Pakistan's largest drone, the Shahpur, has a wingspan of about seven meters (22 feet) and can carry 50 kilograms (110 pounds). The U.S. Predator, which can be equipped with two Hellfire missiles, has a wingspan more than twice that and a payload capacity over four times as great.
Pakistani drones also have much more limited range than those produced in the U.S. because they are operated based on "line of sight" using radio waves, rather than military satellites. The Shahpur has a maximum range of 250 kilometers (150 miles), while the Predator can fly over five times that distance.
The British newspaper The Guardian reported Tuesday that Pakistan was working on an armed drone but did not provide details.
The market for drones has exploded in Pakistan and other countries around the world in recent years, as shown by the array of aircraft on display at the defense exhibition in Karachi. Hoping to tap into a worldwide market worth billions of dollars a year, public and private companies wheeled out over a dozen drones that ranged in size from hand-held models meant to be carried in a backpack to larger aircraft like the Shahpur.
All the Pakistani drones on display were advertised as unarmed and meant for surveillance only. One private company, Integrated Dynamics, even promotes its aircraft under the slogan "Drones for Peace." But several models developed by the Chinese government were marketed as capable of carrying precision missiles and bombs.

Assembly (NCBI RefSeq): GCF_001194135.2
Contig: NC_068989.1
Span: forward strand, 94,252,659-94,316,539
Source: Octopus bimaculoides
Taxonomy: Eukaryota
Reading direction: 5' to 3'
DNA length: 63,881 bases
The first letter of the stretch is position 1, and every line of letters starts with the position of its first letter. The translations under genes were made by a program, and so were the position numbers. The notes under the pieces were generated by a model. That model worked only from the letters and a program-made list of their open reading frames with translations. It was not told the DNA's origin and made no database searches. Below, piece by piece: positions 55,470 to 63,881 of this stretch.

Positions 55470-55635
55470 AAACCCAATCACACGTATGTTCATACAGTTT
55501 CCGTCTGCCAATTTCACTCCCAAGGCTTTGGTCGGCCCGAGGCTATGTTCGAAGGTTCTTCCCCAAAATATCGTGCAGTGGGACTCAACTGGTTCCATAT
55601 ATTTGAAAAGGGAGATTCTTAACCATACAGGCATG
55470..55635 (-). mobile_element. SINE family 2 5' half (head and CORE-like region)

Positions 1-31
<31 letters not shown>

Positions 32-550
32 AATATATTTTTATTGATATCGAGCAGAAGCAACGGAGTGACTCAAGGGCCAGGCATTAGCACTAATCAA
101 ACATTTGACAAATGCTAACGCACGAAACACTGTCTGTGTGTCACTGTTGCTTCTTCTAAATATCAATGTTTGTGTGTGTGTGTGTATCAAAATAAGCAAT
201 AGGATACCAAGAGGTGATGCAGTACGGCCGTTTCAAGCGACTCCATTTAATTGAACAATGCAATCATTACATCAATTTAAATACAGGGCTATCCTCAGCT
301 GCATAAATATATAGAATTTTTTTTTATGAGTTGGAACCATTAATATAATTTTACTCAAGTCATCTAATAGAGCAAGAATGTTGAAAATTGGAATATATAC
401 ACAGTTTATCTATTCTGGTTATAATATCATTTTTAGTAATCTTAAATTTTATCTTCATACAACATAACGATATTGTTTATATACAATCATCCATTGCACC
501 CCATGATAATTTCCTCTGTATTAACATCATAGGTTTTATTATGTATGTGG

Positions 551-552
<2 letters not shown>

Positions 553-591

The Chinese government has offered to sell Pakistan an armed drone it has produced, the CH-3, which can carry two laser-guided missiles or bombs, industry insiders said.
Also being offered to Pakistan is a more advanced drone, the CH-4, which closely resembles a U.S. Reaper and can carry four laser-guided missiles or bombs, according to Li Xiaoli, a representative of the Chinese state-owned company that produces both the CH-3 and CH-4, Aerospace Long-march International Trade Co., Ltd.
Pakistan has yet to purchase any armed Chinese drones because their capabilities have yet to be proven, but is likely to do so in the future, said the civilian with knowledge of the Pakistani military's drone program.
Only a few countries, including the U.S., Britain and Israel, are known to have actually used armed drones in military operations.
"China is a bit of a tough nut to crack as you'd expect," said Huw Williams, a drone expert at Jane's International Defense Review. "They frequently wheel out exciting looking aircraft but are yet to really demonstrate anything earthshattering."
SHAFAQNA (Shia International News Association) — Russia is developing a sea-based missile- and space-defense system, which will be deployed in international waters. The system is expected to become an integral part of the Russian Navy.
The construction of the new sea-based missile-defense system has been entrusted to Almaz-Antey, the arms manufacturer that also produces the S-400 ‘Triumph’ missile defense system.
Anatoly Shlemov, the head of national defense orders for Russia’s United Shipbuilding Corporation, told RIA Novosti that “this task has been definitely set for the [Russian] military-industrial complex.”
Almaz-Antey is not working alone on the planned system, Shelmov said, without specifying additional details about the top-secret project.